More than anything, Erik Limpaecher was surprised.
The Concord resident late Sunday night erected a “ghost bike” along a busy road in the neighboring town of Lincoln, near where a cyclist was killed in a crash on Aug. 17. By Monday morning, the memorial, a stripped-down bike painted a glaring white and adorned with a sign bearing the victim’s name, had vanished.
“I didn’t expect it to be taken down within hours,” said Limpaecher. “It was really disappointing.”
Limpaecher said he spoke to a police officer parked near where the ghost bike had been chained to a stop sign on Virginia Road. The officer told Limpaecher that the bike had been removed by the town, and would need to be placed on private property if he wanted it to stay up.
“The police officer was deferential, and said he appreciated the sentiment, but said some people don’t appreciate having such a stark reminder of a tragedy like that,” said Limpaecher. “I assume they [took it down] because of some interpretation of the town’s laws. But I would hope that they would have empathy for the family of the cyclist, and for the cycling community.”
Ghost bikes have long been used by cyclists to both honor those killed in crashes, and remind drivers to remain alert and share the roads. They are often put up anonymously, or, in other instances, placed at the scene of a fatal crash during a ceremony attended by fellow bike enthusiasts.
The ghost bike in Lincoln was put up by Limpaecher in remembrance of 59-year-old Mark Himelfarb, who was struck by a motor vehicle and killed last week on Virginia Road. Middlesex District Attorney Marian Ryan’s office identified Himelfarb as the victim of the crash Monday night, the same day Limpaecher’s impromptu memorial disappeared.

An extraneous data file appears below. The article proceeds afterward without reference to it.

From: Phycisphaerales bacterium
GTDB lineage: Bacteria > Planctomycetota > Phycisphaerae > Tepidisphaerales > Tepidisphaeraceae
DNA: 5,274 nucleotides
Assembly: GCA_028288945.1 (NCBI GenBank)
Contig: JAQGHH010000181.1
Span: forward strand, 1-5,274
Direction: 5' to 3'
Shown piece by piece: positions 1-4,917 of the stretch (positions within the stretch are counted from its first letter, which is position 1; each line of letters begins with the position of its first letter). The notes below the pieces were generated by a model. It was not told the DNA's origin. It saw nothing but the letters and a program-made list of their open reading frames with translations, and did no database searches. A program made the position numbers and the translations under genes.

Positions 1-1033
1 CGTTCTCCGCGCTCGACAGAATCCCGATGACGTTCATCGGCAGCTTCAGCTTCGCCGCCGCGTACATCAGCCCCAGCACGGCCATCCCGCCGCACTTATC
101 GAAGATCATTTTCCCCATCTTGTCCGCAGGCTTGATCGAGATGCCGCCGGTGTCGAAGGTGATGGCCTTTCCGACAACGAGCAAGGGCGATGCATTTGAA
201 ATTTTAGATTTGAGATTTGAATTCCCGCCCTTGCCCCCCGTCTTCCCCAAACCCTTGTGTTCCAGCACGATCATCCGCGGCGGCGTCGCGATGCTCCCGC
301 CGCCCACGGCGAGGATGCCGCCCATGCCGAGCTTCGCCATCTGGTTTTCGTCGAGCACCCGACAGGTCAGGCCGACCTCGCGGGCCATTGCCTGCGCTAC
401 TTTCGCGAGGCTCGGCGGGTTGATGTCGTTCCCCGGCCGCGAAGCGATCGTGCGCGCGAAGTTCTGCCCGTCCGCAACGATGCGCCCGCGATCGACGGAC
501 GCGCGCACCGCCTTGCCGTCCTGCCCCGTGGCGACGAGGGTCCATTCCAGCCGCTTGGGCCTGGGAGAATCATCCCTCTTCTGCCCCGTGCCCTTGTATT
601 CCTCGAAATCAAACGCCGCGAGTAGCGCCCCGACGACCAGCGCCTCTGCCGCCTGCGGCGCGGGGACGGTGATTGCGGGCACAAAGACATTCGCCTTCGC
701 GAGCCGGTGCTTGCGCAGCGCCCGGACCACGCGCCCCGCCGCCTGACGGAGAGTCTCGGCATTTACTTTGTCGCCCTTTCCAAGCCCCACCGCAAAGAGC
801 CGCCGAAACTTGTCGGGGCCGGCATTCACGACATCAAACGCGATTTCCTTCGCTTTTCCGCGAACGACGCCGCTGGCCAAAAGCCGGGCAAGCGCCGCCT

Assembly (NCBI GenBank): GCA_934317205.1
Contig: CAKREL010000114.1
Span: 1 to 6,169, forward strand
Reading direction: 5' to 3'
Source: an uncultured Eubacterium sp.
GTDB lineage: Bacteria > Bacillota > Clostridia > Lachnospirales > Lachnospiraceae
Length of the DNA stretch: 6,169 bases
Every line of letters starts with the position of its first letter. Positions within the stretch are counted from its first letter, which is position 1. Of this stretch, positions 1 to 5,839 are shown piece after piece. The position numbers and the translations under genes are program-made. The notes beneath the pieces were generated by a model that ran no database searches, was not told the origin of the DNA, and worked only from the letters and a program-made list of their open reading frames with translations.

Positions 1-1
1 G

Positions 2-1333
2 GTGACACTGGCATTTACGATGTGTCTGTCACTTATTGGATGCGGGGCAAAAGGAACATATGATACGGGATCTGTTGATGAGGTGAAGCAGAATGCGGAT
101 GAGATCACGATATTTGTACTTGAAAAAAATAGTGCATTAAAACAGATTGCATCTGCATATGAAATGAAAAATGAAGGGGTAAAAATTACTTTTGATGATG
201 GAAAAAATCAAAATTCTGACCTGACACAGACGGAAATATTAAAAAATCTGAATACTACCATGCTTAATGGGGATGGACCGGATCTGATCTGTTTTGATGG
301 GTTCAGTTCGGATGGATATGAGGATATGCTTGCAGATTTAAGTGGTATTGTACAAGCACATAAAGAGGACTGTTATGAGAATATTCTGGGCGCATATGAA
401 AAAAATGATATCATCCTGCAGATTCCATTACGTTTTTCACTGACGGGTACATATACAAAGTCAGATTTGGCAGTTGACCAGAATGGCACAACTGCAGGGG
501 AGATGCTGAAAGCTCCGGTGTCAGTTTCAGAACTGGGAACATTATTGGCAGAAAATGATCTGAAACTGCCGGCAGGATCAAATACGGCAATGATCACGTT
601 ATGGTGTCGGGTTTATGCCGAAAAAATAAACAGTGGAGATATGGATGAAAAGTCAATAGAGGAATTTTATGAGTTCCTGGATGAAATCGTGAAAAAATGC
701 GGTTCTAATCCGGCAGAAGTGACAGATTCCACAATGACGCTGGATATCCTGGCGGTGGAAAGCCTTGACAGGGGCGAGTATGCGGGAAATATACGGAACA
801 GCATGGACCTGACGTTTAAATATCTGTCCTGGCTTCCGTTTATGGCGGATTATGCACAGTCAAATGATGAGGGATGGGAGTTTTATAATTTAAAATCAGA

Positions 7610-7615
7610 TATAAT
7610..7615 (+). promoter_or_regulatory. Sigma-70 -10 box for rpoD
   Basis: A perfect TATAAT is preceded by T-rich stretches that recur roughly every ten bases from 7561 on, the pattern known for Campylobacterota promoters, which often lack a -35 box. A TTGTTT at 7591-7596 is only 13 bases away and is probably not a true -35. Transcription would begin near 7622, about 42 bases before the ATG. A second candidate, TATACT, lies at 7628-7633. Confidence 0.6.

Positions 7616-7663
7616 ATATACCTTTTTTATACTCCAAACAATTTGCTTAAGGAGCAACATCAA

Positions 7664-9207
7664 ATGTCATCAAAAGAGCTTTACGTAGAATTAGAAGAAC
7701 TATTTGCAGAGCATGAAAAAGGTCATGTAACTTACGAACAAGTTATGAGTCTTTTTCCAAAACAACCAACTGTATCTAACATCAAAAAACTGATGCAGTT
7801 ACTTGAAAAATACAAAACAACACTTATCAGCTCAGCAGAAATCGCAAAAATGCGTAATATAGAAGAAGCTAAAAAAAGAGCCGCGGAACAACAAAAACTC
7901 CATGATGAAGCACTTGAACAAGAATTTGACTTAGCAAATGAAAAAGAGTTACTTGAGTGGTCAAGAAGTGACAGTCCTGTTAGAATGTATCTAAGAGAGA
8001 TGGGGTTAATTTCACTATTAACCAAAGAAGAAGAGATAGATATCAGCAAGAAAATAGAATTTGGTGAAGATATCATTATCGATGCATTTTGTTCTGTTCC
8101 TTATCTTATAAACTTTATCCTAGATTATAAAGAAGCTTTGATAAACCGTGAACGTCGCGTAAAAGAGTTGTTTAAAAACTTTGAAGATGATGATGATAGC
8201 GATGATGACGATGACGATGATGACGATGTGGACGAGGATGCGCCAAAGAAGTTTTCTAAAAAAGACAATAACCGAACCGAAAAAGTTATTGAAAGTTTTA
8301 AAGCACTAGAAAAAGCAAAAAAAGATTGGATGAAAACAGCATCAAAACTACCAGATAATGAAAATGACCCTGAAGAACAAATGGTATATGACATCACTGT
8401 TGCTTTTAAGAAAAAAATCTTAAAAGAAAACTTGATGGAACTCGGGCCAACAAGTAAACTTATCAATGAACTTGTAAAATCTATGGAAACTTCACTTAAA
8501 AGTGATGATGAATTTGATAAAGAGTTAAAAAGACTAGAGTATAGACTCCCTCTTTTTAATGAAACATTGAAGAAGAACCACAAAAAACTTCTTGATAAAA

Lincoln Police Lieutenant Sean Kennedy said the bike is at the station, and can be retrieved this week. He said the town’s stance is to keep these types of permanent memorials off public property. Kennedy referred the Globe to town officials for further comment.
In an e-mail, Town Administrator Timothy Higgins said the bike was taken down because it was placed near the crash site without permission from the town.
“Further,” Higgins said, “we were unaware of the identity of the group or individual responsible for the ‘ghost bike,’ or whether the person or group had consulted with the family.”
Higgins said the stop sign chosen as the location is at the corner of a “heavily traveled intersection, where the roadways meet at a sharp angle.”
“A more inappropriate location could not have been chosen,” he said, because it can be distracting to drivers.
Higgins said the town will try to come up with an alternative approach to remembering the victim “that respects the interests of all parties, including those of the family of the deceased and those of the traveling public.”
Himelfarb’s death marked the second fatal crash in Lincoln involving a bicyclist this summer. On June 16, 61-year-old Eugene Thornberg of Wayland was fatally struck by a vehicle on Route 126.
A ghost bike memorial service is being held Saturday, Sept. 10, for Thornberg, according to Richard Fries, executive director of the Massachusetts Bicycle Coalition, or MassBike. Fries said in a blog post Monday that the town has agreed to allow a ghost bike for Thornberg to stay up through that weekend, before it’s removed.
Fries said Thornberg’s family is considering looking for a place on private property to display the ghost bike permanently.
“Any monument — and you see them all over the world — is a pretty good reminder to everybody, and every road user, about what goes on on our streets and highways,” said Fries.